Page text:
Seminole Crop E News

Agricultural News for Farmers and Agribusiness in SW Georgia

How Much Hay?

Posted by romeethredge on November 24, 2015

Calculating Winter Hay Needs
By Sam Ingram Effingham County CEA
“It was my understanding that there would be no MATH!”
To begin the process of calculating the hay inventory  needed for the winter, a producer does not need to do math! The first step is simple, send a forage sample in to a  certified lab to determine the forage quality. The cost of  this analysis is minimal and the lab does the math for you!  The quality of the forage will determine the amount needed  during the winter feeding period.
Once the producer receives and understands the forage quality analysis, they then can determine how much hay they will need to supplement. A simple example below shows how a producer can determine their hay needs.

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A producer has 50 mature brood cows at 1,200 lbs., 2 bulls at 2,000 lbs and 10 weaned replacement heifers at 500 lbs.

If we assume these animals must consume 2.5% of their bodyweight per day, we can say that:
 Brood Cows will require 1500 lbs./day (= 1200 lbs X 2.5 lbs of DM/100lb of b.w. X 50 brood cows) 
 Bulls will require 100 lbs./day (= 2000 lbs X 2.5 lbs of DM/100lb of b.w. X 2 Bulls)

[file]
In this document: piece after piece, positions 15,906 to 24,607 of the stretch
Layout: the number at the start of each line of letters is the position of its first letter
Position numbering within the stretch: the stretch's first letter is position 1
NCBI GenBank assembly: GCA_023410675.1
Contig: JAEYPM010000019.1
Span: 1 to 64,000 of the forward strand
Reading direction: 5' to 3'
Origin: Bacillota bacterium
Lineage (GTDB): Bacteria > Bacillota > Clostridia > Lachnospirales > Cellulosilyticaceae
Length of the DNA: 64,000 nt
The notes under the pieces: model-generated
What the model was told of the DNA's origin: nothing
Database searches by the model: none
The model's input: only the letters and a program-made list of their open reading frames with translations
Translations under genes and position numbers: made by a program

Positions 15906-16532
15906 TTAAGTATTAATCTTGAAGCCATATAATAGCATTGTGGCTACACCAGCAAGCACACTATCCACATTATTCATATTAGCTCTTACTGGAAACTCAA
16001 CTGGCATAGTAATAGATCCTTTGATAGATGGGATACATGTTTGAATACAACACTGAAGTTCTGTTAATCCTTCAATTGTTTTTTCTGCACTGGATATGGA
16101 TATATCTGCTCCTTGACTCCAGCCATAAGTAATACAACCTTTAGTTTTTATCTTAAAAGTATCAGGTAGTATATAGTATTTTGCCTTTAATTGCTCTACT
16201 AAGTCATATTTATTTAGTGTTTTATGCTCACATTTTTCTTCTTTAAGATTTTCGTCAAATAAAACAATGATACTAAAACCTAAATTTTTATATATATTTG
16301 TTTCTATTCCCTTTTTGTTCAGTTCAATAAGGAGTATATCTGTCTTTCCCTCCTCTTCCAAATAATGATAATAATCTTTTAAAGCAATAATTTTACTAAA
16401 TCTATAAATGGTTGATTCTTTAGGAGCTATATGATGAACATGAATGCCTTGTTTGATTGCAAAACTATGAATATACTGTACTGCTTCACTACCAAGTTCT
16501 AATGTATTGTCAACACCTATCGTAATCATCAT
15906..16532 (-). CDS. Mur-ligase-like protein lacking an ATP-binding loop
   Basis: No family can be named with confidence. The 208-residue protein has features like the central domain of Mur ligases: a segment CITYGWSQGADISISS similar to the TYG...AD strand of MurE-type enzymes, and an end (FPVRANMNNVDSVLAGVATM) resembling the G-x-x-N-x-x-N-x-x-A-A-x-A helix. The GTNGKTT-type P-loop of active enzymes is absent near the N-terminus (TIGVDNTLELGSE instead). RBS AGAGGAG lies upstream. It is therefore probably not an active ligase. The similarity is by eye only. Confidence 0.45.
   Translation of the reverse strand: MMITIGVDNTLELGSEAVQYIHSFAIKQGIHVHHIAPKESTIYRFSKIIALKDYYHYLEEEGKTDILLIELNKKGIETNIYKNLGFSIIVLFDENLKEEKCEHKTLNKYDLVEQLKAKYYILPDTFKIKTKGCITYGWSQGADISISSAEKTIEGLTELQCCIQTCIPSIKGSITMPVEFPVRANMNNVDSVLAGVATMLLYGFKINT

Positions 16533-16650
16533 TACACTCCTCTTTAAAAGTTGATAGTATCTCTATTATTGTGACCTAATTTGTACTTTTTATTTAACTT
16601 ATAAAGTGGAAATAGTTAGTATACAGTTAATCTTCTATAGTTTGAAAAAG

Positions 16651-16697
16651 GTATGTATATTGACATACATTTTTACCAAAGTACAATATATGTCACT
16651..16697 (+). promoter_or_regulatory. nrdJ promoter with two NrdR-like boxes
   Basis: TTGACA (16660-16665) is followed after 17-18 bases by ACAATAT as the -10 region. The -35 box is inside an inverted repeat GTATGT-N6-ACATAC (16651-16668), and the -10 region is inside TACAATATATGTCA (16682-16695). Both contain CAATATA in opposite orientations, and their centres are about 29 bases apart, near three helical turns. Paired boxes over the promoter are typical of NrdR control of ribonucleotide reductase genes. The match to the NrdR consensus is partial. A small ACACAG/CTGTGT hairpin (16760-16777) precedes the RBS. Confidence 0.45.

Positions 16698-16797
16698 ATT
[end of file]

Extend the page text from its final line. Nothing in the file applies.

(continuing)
Yearling Heifers will require 125 lbs./day (= 500 lbs X 2.5 lbs of DM/100lb of b.w. X 10 Heifers) 
So, daily hay required would be 1725 lbs. of dry hay (that is at 0% moisture or on a dry matter basis).
The calculation of 1725 lbs. of forage is on a dry matter basis. This means that if we bale the hay or receive hay at 85% Dry Matter (DM), 15 % is water and we do not account for that during feeding. So, a 1,000 lb. bale at 85% DM, would be 850 lbs. on a dry matter basis.
To continue on the calculation we need to estimate our feeding period. For this example we will say a producer needs to feed 120 days.  So, if we multiply this number by our daily requirement we get an estimation of 120 days X 1725 lbs. = 207,000 lbs. of DM.  If we assume the producer has 85% DM hay, then the as fed total would be approximately 244,000 lbs.
To account for storage loss and feeding loss (assuming barn stored and fed with a hay ring), we can conservatively add another 15% to the “as fed” total and get a total of 280,600 lbs.  In this situation, for this moderate size herd, we need roughly 280 – 1,000 lb. round rolls of hay.  
Now, depending on where the producer’s brood cows are in their calving season during the winter feeding period will determine if further supplementation is needed. A great option to decrease the need for stored forage or hay is to grow some high quality winter annual grasses.  A cow is much more cost-effective at harvesting forages than we are with machinery and these annual grasses can save time producing and feeding hay.
In the end a producer needs to be thinking about his or her current hay inventory and start calculating for this coming winter. With current grain prices, a concentrate supplement may work out to stretch hay more cost-effectively. Either way, a producer needs to start planning their winter feeding program now, to avoid overpaying for any forage or supplement when supplies get tight.

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